Several years ago, climber, BASE jumper, and wingsuit pilot Steph Davis embarked on an ambitious adventure in the West Desert of southern Utah. Bone-dry and accented by rugged, remote mountain ranges, the West Desert is, as tour guides say, “very different from other parts of the state.” There are few roads. Few towns. And even fewer campgrounds. The Bonneville Salt Flats, a 30,000-acre cracked-earth pancake so barren that not even the simplest life forms can exist there, fan across the area.
From the small town of Delta, Davis and her husband, Mario Richard, drove 140 miles on isolated roads until the dirt road became impassable. From there, they hiked a rocky wash and climbed up a narrowing canyon that led them to their objective: the northwest prow of Notch Peak. Rising 4,450 feet from the desert floor, with a sheer and uninterrupted 2,000-foot-high face, it’s the second-tallest vertical cliff face in America, second only to El Cap.
With Davis leading, she and Richard climbed all 12 of the limestone pitches on the vertical face. At 2 p.m., they reached the summit, but topping out wasn't the finale. High up in the cool air, Davis and Richard traded climbing harnesses for wingsuits, walked to the monolith’s edge, leaned out, and leapt into the void. As Davis began falling through the air, she assumed the position of a flying squirrel. For almost a minute, she soared over the desert’s starkly beautiful terrain, before deploying her parachute and maneuvering it down to land in the rugged gravel wash they’d walked up eight hours earlier.
The sequence of events above could easily make for one of those epic, make-your-palms-sweat scenes in a climbing film. For Davis, it was a Tuesday in the middle of a busy week that would include several other forms of adventure. Ever since she was a student at Colorado State University, in Fort Collins, the 45-year-old adventurer has consistently knocked off record-breaking feat after record-breaking feat in multiple outdoor disciplines.
Over the past two decades, Davis has logged a ticker tape of first ascents and notable climbs. She was the first woman to free-climb the Salathė Wall, on El Capitan (5.13 VI, 35 pitches), and first to free solo the infamous Diamond route on Longs Peak. She’s also made first ascents in Baffin Island, Patagonia, Pakistan, and Kyrgyzstan.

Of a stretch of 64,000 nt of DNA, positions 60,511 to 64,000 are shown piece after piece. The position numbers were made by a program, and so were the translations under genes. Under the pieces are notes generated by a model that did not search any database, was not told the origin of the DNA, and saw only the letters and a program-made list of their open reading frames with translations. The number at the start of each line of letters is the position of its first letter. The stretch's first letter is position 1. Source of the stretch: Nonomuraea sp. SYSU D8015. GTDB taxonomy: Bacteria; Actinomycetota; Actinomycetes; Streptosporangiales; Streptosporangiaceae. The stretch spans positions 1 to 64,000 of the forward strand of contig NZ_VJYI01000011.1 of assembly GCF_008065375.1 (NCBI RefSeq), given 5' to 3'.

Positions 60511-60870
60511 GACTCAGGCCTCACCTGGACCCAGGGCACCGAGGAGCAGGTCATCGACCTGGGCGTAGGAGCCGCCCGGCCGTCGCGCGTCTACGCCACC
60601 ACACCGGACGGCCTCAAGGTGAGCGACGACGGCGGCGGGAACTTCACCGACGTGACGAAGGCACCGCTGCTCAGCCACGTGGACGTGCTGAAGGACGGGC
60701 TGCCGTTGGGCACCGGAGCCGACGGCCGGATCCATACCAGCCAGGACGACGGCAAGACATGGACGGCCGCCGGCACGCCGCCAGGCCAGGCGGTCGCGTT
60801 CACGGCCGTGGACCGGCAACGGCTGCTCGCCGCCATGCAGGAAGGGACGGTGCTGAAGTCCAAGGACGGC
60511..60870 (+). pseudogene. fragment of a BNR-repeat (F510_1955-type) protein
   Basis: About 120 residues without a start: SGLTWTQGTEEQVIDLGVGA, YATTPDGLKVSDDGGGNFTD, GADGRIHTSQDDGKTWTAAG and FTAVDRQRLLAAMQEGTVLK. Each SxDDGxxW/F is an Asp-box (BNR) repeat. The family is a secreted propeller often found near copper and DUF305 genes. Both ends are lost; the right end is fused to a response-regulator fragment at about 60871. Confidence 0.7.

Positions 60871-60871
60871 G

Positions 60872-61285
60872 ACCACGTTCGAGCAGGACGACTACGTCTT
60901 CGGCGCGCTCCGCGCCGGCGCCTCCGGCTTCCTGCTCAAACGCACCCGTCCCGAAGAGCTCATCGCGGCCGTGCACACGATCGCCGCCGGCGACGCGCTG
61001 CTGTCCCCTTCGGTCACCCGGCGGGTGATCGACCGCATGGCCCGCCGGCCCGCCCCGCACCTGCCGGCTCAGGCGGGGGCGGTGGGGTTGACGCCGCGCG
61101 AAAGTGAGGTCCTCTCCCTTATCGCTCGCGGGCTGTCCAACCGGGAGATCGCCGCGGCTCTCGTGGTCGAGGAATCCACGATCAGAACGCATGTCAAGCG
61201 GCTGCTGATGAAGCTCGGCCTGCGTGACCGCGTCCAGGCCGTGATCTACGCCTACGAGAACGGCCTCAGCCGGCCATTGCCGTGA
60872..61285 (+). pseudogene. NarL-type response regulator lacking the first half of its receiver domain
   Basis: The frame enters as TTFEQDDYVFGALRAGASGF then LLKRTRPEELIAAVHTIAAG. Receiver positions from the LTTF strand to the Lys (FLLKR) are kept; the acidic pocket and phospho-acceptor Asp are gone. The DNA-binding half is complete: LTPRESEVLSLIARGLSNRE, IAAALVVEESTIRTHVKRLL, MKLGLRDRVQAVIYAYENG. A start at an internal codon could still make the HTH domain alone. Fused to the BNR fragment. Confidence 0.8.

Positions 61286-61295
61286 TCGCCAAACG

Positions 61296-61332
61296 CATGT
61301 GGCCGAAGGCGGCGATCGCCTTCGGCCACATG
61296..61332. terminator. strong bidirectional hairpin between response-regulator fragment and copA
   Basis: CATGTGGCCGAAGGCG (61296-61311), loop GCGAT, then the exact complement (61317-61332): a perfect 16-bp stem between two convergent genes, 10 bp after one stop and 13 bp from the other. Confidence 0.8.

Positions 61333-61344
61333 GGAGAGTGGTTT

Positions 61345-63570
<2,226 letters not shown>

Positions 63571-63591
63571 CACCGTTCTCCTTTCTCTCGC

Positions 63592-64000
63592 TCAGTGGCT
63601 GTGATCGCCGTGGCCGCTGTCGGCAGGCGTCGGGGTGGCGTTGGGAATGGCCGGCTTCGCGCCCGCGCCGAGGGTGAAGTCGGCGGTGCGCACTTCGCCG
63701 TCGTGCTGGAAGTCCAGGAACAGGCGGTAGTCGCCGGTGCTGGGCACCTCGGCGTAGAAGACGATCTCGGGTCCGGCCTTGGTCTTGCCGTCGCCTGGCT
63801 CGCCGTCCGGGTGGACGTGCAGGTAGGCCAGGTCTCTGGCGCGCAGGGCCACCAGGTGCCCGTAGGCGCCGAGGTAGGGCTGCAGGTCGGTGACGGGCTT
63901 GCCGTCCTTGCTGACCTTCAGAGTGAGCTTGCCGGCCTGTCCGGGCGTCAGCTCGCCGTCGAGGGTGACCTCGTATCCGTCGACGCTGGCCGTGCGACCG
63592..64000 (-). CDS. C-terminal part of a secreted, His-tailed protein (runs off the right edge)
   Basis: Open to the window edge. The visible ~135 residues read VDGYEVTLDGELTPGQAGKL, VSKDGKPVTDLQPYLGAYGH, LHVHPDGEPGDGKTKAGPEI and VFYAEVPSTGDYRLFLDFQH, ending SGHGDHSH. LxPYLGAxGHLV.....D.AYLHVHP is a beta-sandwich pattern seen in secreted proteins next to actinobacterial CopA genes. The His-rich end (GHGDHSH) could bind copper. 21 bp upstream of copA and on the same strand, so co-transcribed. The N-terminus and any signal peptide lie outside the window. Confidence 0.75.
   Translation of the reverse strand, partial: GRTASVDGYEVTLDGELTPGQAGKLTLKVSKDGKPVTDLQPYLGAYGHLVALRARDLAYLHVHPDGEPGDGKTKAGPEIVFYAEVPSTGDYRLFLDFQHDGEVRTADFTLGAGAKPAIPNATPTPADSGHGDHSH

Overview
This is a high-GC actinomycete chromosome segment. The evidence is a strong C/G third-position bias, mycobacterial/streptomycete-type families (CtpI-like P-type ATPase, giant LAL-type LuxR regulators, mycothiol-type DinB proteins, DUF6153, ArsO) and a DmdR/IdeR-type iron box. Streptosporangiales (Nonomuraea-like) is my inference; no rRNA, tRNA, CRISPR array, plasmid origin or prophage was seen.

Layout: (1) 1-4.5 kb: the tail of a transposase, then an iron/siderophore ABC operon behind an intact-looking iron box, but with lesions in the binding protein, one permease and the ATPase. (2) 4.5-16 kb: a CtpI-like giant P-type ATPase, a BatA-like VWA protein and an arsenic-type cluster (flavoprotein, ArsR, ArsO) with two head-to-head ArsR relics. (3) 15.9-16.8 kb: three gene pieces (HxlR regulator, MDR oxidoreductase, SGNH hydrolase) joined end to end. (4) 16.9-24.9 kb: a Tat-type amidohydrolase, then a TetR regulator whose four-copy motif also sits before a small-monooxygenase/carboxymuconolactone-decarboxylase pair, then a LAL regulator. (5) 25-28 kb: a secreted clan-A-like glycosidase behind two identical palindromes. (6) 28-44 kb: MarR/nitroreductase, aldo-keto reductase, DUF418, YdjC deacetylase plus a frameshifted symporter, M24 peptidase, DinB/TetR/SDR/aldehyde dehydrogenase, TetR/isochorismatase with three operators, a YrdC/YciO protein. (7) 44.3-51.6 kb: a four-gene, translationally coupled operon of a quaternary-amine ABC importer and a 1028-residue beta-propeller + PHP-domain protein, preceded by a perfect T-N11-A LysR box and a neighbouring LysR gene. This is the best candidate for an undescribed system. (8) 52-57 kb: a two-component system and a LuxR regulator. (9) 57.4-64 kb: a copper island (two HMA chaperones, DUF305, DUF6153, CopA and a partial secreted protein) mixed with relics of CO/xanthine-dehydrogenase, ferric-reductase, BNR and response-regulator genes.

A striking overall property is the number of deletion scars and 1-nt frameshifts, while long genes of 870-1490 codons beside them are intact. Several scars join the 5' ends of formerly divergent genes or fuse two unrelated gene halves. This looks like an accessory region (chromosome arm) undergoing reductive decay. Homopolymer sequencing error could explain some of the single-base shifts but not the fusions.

Many of Davis’s most impressive feats were “free solos”—that is, climbing the wall without a rope or harness. “When you’re someone like me,” says Davis, “doing a lot of free soloing in no-fall environments, it’s hard to feel good about falling,” she says. “The thought is if I fall, I die, and it can become inhibiting to think that way as a climber.” Rather than let those thoughts and fears interfere with her climbing, she decided to face them head-on: by falling, literally, from the sky.
She jumped out of her first plane, over Longmont, Colorado, in June 2007. Her first BASE jump—off Idaho’s Perrine Bridge, spanning the Snake River—followed months later. Her knack for extreme focus contributed to her “accelerated progression,” and soon she was seeking out features she could jump off near her home in Moab.
BASE stands for “buildings, antennas, spans, and earth,” and the earth features around her hometown—sandstone spires and short cliffs—were too low to be safe for a new jumper. To learn her craft, she went to Europe, where the cliffs are taller, and soon she was back in Moab, concentrating most of her attention on parachuting from cliffs and increasing her skills with a wingsuit. Between 2008 and 2012, she found a way to combine her sports by doing several notable BASE climbs around Moab—climbing to the tops of spires and jumping off—then, seeking still more opportunity for “absolute commitment,” she found a site suitably high to add wingsuiting into the mix.